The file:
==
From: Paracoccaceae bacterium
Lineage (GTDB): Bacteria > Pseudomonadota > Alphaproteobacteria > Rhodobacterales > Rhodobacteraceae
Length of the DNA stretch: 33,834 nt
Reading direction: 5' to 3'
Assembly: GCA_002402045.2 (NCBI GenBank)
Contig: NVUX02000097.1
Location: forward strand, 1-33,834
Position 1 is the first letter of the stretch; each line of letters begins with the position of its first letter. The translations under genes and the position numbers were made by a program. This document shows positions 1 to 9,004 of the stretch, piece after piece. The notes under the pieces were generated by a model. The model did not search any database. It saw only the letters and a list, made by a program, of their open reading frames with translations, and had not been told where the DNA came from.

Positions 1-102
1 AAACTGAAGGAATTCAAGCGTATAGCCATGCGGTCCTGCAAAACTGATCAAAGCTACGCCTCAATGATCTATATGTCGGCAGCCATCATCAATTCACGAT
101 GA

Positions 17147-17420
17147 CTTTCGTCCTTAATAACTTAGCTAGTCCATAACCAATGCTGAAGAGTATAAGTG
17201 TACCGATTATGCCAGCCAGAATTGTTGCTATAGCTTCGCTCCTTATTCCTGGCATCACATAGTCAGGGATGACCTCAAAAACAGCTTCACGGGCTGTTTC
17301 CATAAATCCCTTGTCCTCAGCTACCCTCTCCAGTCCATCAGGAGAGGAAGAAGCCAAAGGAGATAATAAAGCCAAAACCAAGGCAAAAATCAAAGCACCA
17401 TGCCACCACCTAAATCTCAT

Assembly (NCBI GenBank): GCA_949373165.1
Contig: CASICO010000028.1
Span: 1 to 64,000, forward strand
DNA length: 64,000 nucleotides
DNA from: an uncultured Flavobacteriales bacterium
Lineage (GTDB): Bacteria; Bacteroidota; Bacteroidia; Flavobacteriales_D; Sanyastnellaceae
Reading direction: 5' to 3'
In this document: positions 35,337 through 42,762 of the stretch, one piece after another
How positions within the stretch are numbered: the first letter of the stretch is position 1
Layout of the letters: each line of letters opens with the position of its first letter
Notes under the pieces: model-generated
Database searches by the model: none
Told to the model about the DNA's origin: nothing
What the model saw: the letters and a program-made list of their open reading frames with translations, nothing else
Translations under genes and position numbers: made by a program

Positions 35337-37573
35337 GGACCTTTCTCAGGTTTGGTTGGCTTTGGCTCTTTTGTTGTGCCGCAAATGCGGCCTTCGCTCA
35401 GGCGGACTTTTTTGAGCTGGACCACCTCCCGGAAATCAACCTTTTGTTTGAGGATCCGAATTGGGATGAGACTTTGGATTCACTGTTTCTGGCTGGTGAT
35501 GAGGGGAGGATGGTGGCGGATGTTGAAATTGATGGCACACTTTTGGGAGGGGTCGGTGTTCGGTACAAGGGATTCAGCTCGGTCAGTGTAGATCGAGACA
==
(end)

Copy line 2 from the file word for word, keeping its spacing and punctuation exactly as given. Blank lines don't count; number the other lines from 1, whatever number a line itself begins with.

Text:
Lineage (GTDB): Bacteria > Pseudomonadota > Alphaproteobacteria > Rhodobacterales > Rhodobacteraceae